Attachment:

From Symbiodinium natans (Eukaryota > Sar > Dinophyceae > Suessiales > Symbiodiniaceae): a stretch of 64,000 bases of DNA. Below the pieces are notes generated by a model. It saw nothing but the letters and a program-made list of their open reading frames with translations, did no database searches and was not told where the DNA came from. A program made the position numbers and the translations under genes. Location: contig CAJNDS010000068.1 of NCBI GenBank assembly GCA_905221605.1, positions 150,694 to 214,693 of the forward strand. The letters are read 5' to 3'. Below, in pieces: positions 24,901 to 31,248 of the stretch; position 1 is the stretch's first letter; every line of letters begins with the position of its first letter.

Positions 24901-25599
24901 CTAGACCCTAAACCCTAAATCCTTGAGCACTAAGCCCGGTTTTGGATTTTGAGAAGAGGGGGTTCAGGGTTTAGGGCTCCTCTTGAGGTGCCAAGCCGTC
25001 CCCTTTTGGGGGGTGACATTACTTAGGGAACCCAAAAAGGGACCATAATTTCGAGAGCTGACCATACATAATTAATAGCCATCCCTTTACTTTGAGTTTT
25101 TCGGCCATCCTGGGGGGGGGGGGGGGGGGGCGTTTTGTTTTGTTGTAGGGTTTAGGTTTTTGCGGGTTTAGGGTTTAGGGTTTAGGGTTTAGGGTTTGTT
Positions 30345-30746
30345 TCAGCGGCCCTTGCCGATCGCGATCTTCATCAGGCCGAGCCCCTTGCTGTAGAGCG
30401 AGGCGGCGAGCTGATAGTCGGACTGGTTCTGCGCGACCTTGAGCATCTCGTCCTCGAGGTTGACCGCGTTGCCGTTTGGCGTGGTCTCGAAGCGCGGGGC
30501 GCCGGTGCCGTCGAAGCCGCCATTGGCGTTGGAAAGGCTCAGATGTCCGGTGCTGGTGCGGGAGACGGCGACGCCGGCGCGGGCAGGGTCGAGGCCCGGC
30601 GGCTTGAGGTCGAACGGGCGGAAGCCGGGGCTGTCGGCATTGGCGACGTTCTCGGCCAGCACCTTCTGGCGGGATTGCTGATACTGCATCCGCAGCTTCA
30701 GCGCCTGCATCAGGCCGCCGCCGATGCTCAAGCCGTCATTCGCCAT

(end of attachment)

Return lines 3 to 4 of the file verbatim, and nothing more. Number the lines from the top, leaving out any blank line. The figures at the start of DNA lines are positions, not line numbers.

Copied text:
24901 CTAGACCCTAAACCCTAAATCCTTGAGCACTAAGCCCGGTTTTGGATTTTGAGAAGAGGGGGTTCAGGGTTTAGGGCTCCTCTTGAGGTGCCAAGCCGTC
25001 CCCTTTTGGGGGGTGACATTACTTAGGGAACCCAAAAAGGGACCATAATTTCGAGAGCTGACCATACATAATTAATAGCCATCCCTTTACTTTGAGTTTT